Torsion and extension springs are vital parts of all garage doors. But not all garage door springs are the same. All the same, everything about them is important to the way the garage door works. And so, knowing a thing or two before you have the springs replaced is of the essence. Here we pinpoint 7 main things all garage door owners should know about springs.
Garage door spring systems
You most likely know that there are two types of garage door springs – the torsion spring and the extension springs. But not all torsion springs are the same and neither are the extension springs. They are all made to meet the requirements of all garage door types. And so there are extension springs for sectional garage doors but also for roll up doors. And although most springs are oil-tempered, there are zinc galvanized ones too. The latter ones look better but lack the strength of their oil-tempered counterparts and there’s often a need for spring adjustment.
Garage door weight
The weight but also size of the garage door (one influences the other) is the main determinant of the spring selection. The garage door spring replacement must be strong enough and of the right size to meet the door’s requirements. All springs are manufactured to last for a certain number of cycles whereas each cycle equals with one opening & closing of the garage door. But not all springs are made to last for the same period of time. Most springs last for about 20 thousand cycles but some last for 10 thousand cycles and some for longer. All the same, not all springs last for as long as they were designed to last. If they are not lubricated and maintained or the weather is bad, they might break earlier. The size/model of the spring is often but not always inscribed on the product. This helps you find what you are looking for when you seek solutions for the broken spring replacement. If you can’t find or read it, you need to weigh the garage door or measure the springs but measuring broken springs is very hard. That’s one reason why you need a garage door company to do the job for you.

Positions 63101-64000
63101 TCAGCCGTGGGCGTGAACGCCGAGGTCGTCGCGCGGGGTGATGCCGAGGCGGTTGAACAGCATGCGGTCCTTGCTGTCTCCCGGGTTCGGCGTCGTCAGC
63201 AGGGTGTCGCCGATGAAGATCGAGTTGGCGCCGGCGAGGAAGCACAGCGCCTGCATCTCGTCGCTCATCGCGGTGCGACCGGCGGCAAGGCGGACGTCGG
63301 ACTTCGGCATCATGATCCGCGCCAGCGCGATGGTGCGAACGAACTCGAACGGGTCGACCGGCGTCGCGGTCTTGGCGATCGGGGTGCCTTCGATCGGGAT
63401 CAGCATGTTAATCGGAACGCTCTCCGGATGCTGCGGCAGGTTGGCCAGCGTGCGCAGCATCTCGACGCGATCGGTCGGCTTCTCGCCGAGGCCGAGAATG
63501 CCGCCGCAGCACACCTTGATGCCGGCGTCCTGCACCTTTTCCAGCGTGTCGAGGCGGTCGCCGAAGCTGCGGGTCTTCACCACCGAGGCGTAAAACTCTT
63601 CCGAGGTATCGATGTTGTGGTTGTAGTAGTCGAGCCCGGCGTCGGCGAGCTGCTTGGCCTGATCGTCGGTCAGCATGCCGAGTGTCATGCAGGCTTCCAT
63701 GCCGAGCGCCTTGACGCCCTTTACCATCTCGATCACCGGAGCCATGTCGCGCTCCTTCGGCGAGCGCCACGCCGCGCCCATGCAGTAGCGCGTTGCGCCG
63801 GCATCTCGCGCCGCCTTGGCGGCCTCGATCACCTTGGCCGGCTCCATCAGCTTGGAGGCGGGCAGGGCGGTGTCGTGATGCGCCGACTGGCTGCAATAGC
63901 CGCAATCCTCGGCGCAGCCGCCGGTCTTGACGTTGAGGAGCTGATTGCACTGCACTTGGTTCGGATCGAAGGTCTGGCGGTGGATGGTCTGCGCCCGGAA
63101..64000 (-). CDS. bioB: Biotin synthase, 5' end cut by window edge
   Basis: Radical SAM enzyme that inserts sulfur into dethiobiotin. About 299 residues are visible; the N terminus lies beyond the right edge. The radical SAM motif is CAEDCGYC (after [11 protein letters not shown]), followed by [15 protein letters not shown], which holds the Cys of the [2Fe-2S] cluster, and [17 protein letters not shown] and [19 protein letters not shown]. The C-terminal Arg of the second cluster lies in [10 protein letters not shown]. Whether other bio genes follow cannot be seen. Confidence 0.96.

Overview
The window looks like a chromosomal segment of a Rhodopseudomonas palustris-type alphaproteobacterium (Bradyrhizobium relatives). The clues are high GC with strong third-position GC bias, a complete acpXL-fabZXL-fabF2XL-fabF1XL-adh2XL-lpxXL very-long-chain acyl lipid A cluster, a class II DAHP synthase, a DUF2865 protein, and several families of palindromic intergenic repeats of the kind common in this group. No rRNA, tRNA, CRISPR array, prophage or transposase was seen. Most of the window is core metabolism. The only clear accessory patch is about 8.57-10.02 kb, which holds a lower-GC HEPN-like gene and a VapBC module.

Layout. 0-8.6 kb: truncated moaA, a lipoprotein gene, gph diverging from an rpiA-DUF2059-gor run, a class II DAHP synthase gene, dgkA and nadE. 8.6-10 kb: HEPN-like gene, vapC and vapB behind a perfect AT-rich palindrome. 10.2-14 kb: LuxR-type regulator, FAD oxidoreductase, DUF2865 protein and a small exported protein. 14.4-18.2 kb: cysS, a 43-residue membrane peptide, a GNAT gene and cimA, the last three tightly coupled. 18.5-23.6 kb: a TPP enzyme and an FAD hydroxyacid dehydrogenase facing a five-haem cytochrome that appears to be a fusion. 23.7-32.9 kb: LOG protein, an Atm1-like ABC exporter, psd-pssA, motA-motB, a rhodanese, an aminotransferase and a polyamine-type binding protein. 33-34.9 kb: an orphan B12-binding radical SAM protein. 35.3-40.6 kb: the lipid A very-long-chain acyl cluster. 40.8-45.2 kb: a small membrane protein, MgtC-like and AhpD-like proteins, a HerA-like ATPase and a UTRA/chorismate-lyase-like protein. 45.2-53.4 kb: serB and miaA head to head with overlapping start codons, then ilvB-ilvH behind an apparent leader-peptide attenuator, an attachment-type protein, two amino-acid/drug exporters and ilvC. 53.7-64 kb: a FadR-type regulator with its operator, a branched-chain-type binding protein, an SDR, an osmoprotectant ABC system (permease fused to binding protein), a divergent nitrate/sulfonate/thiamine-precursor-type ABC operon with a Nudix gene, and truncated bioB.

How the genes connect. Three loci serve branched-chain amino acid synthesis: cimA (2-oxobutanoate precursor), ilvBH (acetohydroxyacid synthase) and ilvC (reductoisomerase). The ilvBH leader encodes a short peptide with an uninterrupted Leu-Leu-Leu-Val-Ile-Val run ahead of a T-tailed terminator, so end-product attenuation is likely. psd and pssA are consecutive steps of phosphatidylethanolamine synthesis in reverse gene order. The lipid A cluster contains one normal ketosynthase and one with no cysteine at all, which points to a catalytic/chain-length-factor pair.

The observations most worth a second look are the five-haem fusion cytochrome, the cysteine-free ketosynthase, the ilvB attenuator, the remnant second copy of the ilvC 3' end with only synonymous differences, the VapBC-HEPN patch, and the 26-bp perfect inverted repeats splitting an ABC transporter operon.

Two-torsion spring systems
Some garage doors utilize two torsion springs. If one torsion spring breaks, the other one takes all the weight of the door and so gets damaged sooner than later. Anyhow, springs are usually installed together. If one snaps, soon the other will follow. It’s often best to have both springs replaced.
Extension springs come in pairs. Just like two-torsion spring systems, they don’t necessarily break together. But they should be replaced together. It’s not a coincidence that extension springs are also known as counterbalance springs. Both of them together create the necessary counterbalance for the garage door. If one of them is weaker than the other, the counterbalance won’t be right and the safety concerns plenty.
Garage door balance
Proper garage door balance is a must. If the balance is not right, the garage door will not work correctly and will be unsafe. This has to do with the way springs are adjusted. One of the roles springs have to play is to balance the garage door. When they get loose, they need to be adjusted or replaced.
The safety cables are important components of extension springs. They are laced through the springs to keep them from flying in the garage if they break. Springs usually fly in the garage due to their tension and this is a major concern since they don’t only cause property damage but might hurt severely anyone found in their way. So, if you intend to install extension springs, add safety cables too.
Springs are perhaps the most dangerous parts of the garage door followed by the cables and the brackets. The garage door cables are connected with the springs and are attached to the bottom bracket. And so, if the tension of the springs is suddenly released, accidents may happen. You shouldn’t tamper with the springs, cables, or brackets. There are tamper-resistant brackets these days if you want to feel safer. And you should remember that no garage door springs repair or replacement is a DIY job. Not only should springs be fixed or adjusted correctly but if they snap by mistake, they might seriously hurt you.